Saturday, July 24, 2010


I'm an unabashed utilitarian--of sorts. I think that all there really is to life is having a happy life, and I'm partial to definition of happy that focus on moment to moment feelings, as opposed to satisfaction when you reflect on memories. (More on the two types in this old post.)

One tradeoff that can comes up for utilitarians is between length and life and happiness during it. Is a better life one with more total happiness? More average happiness? We see this trade-off come up with sinful goods, like drugs, alcohol, and high-fat foods. Suppose you really would be happier if you drank 5 drinks every night. Would you be willing to trade ten years of your life (live to 67 instead of 77) so you could be 1 unit happier on a ten point scale?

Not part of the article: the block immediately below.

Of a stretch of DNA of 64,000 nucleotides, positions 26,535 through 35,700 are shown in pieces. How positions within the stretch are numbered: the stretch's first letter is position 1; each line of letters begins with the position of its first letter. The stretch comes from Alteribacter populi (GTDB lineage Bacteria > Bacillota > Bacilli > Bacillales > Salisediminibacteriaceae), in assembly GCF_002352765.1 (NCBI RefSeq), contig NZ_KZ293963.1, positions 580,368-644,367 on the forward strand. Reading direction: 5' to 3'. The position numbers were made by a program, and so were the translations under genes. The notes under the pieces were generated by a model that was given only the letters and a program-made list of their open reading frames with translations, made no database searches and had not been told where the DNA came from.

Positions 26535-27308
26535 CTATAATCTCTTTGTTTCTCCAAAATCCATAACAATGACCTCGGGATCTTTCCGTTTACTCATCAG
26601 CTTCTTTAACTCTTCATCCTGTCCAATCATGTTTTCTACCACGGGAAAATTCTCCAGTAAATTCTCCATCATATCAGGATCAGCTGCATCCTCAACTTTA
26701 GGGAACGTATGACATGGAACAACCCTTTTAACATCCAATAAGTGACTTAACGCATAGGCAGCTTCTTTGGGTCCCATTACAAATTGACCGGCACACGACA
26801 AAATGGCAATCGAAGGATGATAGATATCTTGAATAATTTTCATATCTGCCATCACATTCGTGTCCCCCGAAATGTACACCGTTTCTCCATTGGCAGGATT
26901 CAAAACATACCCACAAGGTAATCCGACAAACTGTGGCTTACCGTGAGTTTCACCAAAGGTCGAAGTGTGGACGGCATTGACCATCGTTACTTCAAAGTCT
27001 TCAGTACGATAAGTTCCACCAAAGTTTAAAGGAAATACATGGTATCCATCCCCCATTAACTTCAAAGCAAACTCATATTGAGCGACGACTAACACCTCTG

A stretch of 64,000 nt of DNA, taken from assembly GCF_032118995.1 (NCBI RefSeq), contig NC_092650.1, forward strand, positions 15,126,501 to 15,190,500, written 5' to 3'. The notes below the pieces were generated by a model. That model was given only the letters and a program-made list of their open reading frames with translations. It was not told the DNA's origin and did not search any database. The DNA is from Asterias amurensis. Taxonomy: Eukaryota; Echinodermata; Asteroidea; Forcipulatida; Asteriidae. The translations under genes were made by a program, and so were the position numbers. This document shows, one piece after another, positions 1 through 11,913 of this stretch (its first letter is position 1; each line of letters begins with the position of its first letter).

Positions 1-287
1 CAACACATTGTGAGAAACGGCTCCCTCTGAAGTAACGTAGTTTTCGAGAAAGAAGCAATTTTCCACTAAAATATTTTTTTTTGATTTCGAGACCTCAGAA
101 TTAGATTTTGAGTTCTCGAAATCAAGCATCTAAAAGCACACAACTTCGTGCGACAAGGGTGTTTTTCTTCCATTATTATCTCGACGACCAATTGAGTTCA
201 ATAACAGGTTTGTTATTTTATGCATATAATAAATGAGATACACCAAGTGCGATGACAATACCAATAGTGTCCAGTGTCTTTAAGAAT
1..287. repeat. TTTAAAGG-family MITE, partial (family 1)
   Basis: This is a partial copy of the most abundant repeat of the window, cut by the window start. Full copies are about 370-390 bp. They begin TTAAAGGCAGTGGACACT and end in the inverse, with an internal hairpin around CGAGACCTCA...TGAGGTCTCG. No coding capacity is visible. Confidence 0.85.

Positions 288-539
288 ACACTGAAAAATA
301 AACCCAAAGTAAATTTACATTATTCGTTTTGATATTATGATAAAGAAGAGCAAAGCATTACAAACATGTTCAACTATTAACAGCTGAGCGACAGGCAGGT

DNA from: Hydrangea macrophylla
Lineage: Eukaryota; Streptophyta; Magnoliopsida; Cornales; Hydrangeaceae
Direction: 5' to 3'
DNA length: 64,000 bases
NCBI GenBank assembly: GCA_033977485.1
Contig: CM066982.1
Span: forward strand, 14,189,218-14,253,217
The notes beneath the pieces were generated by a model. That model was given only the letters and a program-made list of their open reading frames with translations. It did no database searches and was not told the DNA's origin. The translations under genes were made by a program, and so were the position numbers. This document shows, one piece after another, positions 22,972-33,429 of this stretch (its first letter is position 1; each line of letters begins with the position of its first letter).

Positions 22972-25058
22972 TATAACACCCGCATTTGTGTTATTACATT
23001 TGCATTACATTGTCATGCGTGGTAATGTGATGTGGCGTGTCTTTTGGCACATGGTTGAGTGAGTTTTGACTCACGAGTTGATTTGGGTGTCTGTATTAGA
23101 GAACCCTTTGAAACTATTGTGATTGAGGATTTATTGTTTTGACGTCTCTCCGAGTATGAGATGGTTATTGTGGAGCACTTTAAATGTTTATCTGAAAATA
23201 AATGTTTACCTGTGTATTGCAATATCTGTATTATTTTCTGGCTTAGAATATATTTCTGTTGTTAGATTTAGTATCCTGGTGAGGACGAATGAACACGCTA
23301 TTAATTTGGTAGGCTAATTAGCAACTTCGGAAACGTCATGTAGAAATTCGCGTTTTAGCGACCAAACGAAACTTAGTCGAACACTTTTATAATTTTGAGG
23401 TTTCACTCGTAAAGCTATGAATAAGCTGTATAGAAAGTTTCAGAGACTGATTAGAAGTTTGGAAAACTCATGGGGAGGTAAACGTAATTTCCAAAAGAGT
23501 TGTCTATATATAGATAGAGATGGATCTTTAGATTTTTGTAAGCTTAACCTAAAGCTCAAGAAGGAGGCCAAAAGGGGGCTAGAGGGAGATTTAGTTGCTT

That is a bad example because it rests on a mistaken premise. Becoming an alcoholic almost certainly isn't a road to bliss, nor are drug abuse or gratuitous gluttony.

But are there any good, relevant examples of a tradeoff where your risking your health for a clear gain in happiness?

The one that got me thinking about this is not fit for print.

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